|scientific name Notonecta undulata |
Complete life-cycle in urban or rural open pools with plants/debris, adults feed in any lentic system.
Two broods per year, mid-May and July. Those hibernating can live through next August.
Notonecta undulata (10-12 mm) is the smallest, most elegant of the adult Albertan notonectids (10-12 mm), and is pale rather than all white (Brooks and Kelton 1967). The black scutellum, occasionally with light spots at the apex, and pale hemelytra blend in with the sky when seen from below. The ventral surface is dark, blending in with the sediments when seen from above. Using a microscope or powerful hand-lens, one can see its hairy central keel on the underside of the fourth abdominal sclerite. This differentiates N. undulata from the two other Albertan notonectids, N. kirbyi and N. borealis (Brooks and Kelton 1967). In the boreal region only one species, N. borealis may be confused with N. undulata. Notonecta borealis is a larger (12-14 mm) and predominantly white species, not pale yellow or light green. Other than its smaller size and thinness, brown anterior femurs differentiate N. undulata from N. borealis, which has brown coxae in addition to femurs brown on the ventral-side (Brooks and Kelton 1967). South of the Edmonton region in the Alberta prairie zones, N. kirbyi can be differentiated by size alone. It is the largest species in Canada (12-15 mm). The hemelytra of N. kirbyi are also distinctive: hemelytra membranes are black at the anterior portion but fades clear towards the tip and there are broad, cloud-like bars which stretch across the clavus to the cuneus. Alternatively, N. undulata wing membranes are pale with a large, irregular spot on the median line (Brooks and Kelton 1967). The only Albertan species of Anisopinae, Buenoa confusa, can be diffentiated from all Notonectinae by its three segmented beak and antennae, smaller size (5-8mm) and shininess (Hungerford 1917 a, b, Brooks and Kelton 1967). Notonecta undulata is synonymous with N. punctata Say, N. (Paranecta) undulata, and N. undulata var. charon Kirkaldy (Henry and Froeshner 1988).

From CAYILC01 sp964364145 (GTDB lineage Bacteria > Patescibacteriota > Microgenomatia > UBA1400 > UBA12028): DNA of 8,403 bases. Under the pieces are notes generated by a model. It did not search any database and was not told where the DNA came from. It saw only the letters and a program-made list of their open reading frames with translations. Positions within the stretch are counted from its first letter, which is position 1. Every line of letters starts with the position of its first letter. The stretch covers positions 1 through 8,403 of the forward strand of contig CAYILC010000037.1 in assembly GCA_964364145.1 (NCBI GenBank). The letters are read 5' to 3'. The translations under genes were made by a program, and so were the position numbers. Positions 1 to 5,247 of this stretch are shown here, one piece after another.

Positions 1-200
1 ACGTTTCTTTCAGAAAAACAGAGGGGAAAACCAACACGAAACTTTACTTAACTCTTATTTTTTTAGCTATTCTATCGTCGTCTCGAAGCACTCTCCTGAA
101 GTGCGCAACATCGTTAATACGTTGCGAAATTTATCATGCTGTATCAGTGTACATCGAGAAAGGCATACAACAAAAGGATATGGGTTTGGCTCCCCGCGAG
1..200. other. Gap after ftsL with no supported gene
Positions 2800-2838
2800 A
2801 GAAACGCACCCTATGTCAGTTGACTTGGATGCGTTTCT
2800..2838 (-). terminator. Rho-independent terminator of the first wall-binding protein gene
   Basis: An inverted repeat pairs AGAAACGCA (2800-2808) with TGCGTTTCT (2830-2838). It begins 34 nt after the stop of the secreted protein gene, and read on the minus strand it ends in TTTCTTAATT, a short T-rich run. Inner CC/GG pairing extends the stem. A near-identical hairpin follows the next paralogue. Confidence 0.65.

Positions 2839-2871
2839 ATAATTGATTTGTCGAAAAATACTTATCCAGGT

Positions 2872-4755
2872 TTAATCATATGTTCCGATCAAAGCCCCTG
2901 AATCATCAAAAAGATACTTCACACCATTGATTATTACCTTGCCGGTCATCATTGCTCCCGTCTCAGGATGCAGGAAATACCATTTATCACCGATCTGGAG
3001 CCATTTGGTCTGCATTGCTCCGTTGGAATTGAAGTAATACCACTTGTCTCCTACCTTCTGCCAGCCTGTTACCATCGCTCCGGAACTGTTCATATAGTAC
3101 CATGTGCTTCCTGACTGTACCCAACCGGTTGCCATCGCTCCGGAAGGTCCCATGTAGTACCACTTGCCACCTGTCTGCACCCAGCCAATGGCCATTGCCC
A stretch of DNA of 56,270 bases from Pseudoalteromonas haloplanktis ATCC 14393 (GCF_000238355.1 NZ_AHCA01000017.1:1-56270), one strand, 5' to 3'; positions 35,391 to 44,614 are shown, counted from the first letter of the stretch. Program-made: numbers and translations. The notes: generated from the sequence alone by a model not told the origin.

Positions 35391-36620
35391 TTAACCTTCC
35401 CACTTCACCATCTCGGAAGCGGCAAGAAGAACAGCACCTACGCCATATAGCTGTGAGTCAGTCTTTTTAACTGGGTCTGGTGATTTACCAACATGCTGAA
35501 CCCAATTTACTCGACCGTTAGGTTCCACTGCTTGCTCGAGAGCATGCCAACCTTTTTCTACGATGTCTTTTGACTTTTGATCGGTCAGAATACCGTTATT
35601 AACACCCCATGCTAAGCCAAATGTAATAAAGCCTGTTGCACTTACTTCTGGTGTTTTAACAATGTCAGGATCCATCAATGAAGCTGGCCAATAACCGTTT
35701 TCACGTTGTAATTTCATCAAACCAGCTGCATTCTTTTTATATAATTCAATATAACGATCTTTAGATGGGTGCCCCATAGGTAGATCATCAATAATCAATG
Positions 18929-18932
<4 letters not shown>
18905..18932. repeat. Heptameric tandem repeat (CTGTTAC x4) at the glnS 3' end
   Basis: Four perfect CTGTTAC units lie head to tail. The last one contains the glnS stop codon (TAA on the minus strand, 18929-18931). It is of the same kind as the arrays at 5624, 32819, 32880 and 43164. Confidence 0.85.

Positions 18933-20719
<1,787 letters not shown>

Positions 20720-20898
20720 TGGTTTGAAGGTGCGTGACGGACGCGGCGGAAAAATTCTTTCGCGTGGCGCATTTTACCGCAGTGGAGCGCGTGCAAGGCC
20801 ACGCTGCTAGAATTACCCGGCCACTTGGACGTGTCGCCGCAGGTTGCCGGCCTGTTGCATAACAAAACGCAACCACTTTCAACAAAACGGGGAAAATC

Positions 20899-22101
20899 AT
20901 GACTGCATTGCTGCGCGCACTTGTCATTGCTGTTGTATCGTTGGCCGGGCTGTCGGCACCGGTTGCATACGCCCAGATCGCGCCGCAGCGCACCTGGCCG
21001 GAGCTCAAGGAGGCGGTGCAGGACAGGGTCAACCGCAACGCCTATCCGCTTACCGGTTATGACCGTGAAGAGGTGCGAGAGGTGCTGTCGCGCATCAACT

Eggs are 1.6-2 mm long, pearly and ovaltine with a hexagonal pattern on the chorion. Hatches after 12 days in spring, six in summer (Hungerford 1917b). Lives in primarily fishless ponds (Streams 1987). Oviposition is on the surface of plants and even large aquatic invertebrates (Hungerford 1917a,b). Ova generate after hibernation and 5 nymphal instars require ~50 days to development (Rice 1954). Adults hibernate in 10-13 centimeters deep in the benthos (Clark 1928), can survive up to six weeks in damp leaf litter (Hungerford 1917). Upper water column ambush predators lighter than water, N. undulata minimizes its swimming time by adhering to objects and capturing prey with short pro- and mesothoracic legs (Streams 1992). Pools housing mosquito larvae may be visited by adults. Conditions of low food availability and complete surface coverage by primary producers preclude N. undulata from oviposition in pools, not water turbidity (Clark 1928). Pesticides reduce survival (Relyea 2005).
Not a concern.
First instar nymphs feed on small diptera, crustacea and ostracoda, and collembolan are included in the second instar (Giller 1986). The third through fifth instars prey on increasingly larger items, including mosquito, Tabanid (horse flies) and dragonfly larvae. Fifth instars are important surface scavengers and adults will eat anything they can subdue, including small fish (Clark 1928).
Common across North America (Hungerford 1917), from the boreal to short prairie biomes in Alberta.
John Acorn (2012-02-20)
Hi Danny, Adult Buenoa spp. are smaller than N. undulata, although arguably less elegant! John
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